Control measures are working

31 March 2020

(Reposted 1st April as due to human error — mine — this didn’t make it into the newsletter.)

On 30 March 2020, researchers at Imperial College published a paper, discussed in this article, assessing the effectiveness of control measures put in place in 11 European countries.

The model uses the now-familiar method of looking at reported deaths and inferring the infections that must have existed several weeks prior. The conclusion?

We find that the slowing growth in daily reported deaths in Italy is consistent with a significant impact of interventions implemented several weeks earlier. In Italy, we estimate that the effective reproduction number, Rt, dropped to close to 1 around the time of lockdown (11th March), although with a high level of uncertainty. Overall, we estimate that countries have managed to reduce their reproduction number.

It estimates the lives saved as a result:

With current interventions remaining in place to at least the end of March, we estimate that interventions across all 11 countries will have averted 59,000 deaths up to 31 March [95% credible interval 21,000-120,000]. Many more deaths will be averted through ensuring that interventions remain in place until transmission drops to low levels.

The paper also tries to estimate the percentage of the population that is infected in these countries.

We estimate that, across all 11 countries between 7 and 43 million individuals have been infected with SARS-CoV-2 up to 28th March, representing between 1.88% and 11.43% of the population.

Here is the key table, presenting ranged estimates at a 95% confidence interval:

I would be cautious with these figures as the study had to make a number of important assumptions (including that the impact of control measures was roughly consistent across these countries). Still, it gives us a sense of what the possible ranges might be.


A very different approach in the US also gives hope that control measures and behavioural changes are slowing the spread, reported in this New York Times article:

The article reports that a manufacturer of internet-connected thermometers, Kinsa Health, has been monitoring atypical fevers across the US, and identified a clear trend.

Kinsa has more than one million thermometers in circulation and has been getting up to 162,000 daily temperature readings since Covid-19 began spreading in the country.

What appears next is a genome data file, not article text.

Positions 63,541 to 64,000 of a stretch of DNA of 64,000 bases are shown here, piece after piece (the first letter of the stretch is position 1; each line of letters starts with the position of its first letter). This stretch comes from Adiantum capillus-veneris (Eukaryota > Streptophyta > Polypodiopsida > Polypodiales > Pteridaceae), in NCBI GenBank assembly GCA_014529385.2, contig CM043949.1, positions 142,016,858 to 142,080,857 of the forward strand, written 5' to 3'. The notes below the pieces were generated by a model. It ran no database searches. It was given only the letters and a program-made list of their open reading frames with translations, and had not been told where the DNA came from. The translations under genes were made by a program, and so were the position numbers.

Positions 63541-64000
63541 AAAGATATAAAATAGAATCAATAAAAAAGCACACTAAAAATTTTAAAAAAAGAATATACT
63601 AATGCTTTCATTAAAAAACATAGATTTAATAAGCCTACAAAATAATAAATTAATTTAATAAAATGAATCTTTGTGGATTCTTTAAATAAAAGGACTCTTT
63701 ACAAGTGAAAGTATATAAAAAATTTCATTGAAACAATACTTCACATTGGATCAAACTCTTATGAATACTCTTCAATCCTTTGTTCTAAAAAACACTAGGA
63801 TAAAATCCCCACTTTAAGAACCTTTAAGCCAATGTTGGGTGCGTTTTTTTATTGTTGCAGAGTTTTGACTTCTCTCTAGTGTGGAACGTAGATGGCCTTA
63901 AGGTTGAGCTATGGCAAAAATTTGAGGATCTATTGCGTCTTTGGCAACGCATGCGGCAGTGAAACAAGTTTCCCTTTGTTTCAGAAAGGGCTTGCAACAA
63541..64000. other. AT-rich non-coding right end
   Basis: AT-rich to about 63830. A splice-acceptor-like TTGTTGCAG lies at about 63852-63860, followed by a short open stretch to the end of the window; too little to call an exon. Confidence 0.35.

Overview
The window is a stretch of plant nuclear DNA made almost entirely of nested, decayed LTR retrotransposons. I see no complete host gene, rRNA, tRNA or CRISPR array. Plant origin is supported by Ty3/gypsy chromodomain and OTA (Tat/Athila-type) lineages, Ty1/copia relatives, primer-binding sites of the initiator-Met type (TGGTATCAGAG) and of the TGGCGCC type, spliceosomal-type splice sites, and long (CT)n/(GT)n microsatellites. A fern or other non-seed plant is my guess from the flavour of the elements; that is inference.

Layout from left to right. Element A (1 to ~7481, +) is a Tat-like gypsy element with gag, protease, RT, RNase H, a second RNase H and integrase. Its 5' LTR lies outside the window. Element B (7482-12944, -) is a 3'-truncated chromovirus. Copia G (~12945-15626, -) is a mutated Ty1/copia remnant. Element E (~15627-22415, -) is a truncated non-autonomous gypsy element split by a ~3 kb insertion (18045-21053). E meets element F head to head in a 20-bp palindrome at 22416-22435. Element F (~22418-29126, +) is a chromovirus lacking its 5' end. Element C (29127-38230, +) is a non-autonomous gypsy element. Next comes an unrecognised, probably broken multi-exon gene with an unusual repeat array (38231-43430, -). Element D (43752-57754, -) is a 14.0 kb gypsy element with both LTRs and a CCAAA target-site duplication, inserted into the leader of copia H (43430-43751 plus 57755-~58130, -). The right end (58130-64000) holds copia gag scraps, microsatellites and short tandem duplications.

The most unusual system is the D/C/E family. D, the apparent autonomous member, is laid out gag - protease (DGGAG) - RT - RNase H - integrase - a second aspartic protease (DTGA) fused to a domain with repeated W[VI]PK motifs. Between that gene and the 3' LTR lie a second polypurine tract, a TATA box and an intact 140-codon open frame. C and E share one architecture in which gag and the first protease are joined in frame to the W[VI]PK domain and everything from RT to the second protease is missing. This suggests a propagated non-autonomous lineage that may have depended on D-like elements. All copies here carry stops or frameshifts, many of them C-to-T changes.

The company normally uses that data to track the spread of influenza. Since 2018, when it had more than 500,000 thermometers distributed, its predictions have routinely been two to three weeks ahead of those of the Centers for Disease Control and Prevention, which gathers flu data on patient symptoms from doctors’ offices and hospitals.

Since 2018, when it had more than 500,000 thermometers distributed, its predictions have routinely been two to three weeks ahead of those of the Centers for Disease Control and Prevention, which gathers flu data on patient symptoms from doctors’ offices and hospitals.

To identify clusters of coronavirus infections, Kinsa recently adapted its software to detect spikes of “atypical fever” that do not correlate with historical flu patterns and are likely attributable to the coronavirus.

Here’s a link to the results, and here’s the key chart:

I’d be cautious about concluding that this represents a decrease in COVID-19 infections. “Atypical” here means simply “an unusual incidence of elevated flu-like illness levels.” It’s entirely possible that this trend primarily represents a decrease in seasonal flu, since social distancing and other control measures would also impact flu transmission. As the company says in its description of its technical approach, “It is also important to note that this method identifies anomalous ILI [Influenza-Like-Illnesses] events, not COVID-19 in particular.”

Still, it’s a fantastic example of the use of both big data and connected devices, and could be helpful in monitoring, predicting, and surgically responding to outbreaks going forward.

2 thoughts on “Control measures are working

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